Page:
I’ve had many similar feelings since the announcement. I don’t know how this family can move to Washington, D.C. (My mom was quite funny, she said “can you imagine Palin and her husband on the Washington cocktail party circuit.”) I mean, I was feeling bad for the Obama girls getting uprooted at the ages they are and moving from your beloved Chicago, but to move that whole family from ALASKA? The little girl (is she 8 or so) was so clingy to Palin when she was introduced on stage, and then the poor older ones were stuck being in charge of the baby. ( I look quite differently now at the oldest daughter holding that baby, hmmmm….)
    I am most definitely a feminist and think ambition or passion for something is really important, but I just don’t think I could do what she has chosen to do.

  3. I have started and stopped writing a post on this very t0pic myself. In the end, I decided against it because I come off sounding bitchy enough on my blog. But the truth is – every word you just said is right. What WAS the thought process here? On McCain’s part and hers. As a mother of (almost) four, I can’t imagine deciding to spend even less time with them than I already do. And is there a position that demands more of your time than VP (well, besides being the Big Cheese, that is). All of the other stuff about her is just adding up to trouble in my mind as well. I don’t know. I’m glad you put it out there. It makes me feel better just reading it

  4. This thing has been a train wreck from the get go. I don’t want to care because this isn’t my party, but I can’t stop reading everything coming out. You’ve said many things I’ve been thinking and summed it up great-I hope we are able to forget who she is when Obama wins in November!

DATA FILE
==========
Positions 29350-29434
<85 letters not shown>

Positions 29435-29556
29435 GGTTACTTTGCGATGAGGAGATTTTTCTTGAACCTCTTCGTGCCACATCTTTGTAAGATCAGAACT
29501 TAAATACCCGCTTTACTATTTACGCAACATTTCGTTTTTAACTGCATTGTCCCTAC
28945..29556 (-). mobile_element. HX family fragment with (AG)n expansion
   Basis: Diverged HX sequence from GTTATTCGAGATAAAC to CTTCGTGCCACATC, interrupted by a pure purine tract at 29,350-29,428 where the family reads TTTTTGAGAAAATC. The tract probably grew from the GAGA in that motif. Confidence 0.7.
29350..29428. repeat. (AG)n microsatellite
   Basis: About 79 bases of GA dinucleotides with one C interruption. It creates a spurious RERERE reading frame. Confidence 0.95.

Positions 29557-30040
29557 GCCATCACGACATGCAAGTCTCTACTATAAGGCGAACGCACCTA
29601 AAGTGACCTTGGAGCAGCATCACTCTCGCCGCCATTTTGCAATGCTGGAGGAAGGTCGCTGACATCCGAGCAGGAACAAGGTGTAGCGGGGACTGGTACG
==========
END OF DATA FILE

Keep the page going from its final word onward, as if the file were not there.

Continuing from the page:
5. I felt the same way about Edwards. Liked his policies but hated him for running when his wife had cancer again. Yes, being president may be once in a lifetime opportunity but so are the last moments with your wife. So I actually don’t think it’s a double standard… you’re not saying she should stay at home forever, it’s just that there is a right time for everything. (Oh and karma eventually got Edwards, huh?)

    It’s also why I hate J Lo for doing a triathalon with 6 month old twins. She said her training schedule gives her little time to be with her kids. Then what’s the point of having them? You had your whole life to do a triathalon, why do it NOW?

  6. Not that there was much risk I’d cast a vote for McCain, but this just sealed the deal.

    Having said that, though, I actually have no problem with her running, and applaud her for that decision as a woman and mom. I think holding political office (and even running for office) requires a huge personal sacrifice, no matter what your circumstances are. I wish more people who run would view it as a sacrifice they are willing to make for their country, rather than an ego-boosting, fame-grubbing, power-tripping move.

    But, I’m far too selfish to ever run for a political office myself, so I’m glad there are some other women (and men, can’t forget them) who are willing to make the sacrifice I’m unwilling to take on myself…

  7. I love how fired up Democrats get over stuff like this. It’s what makes politics remotely interesting to me.
    This should definitely be an interesting watch this coming election.
    I might actually be able to stop my reality tv addiction for a bit.

  8. I think this is hard for me because I am ambitious about my job. Not only am I the primary breadwinner but I want to excel and maybe even make partner at my Big Firm. That is a huge amount of sacrafice for my family and not something I undertake lightly. Based on the women partners I know what makes them good moms is that they are ALWAYS patient and cheerful when they are with their kids and pay attention to them during family time. I’m not sure my patience level is high enough to be that self-sacraficing but I want to try.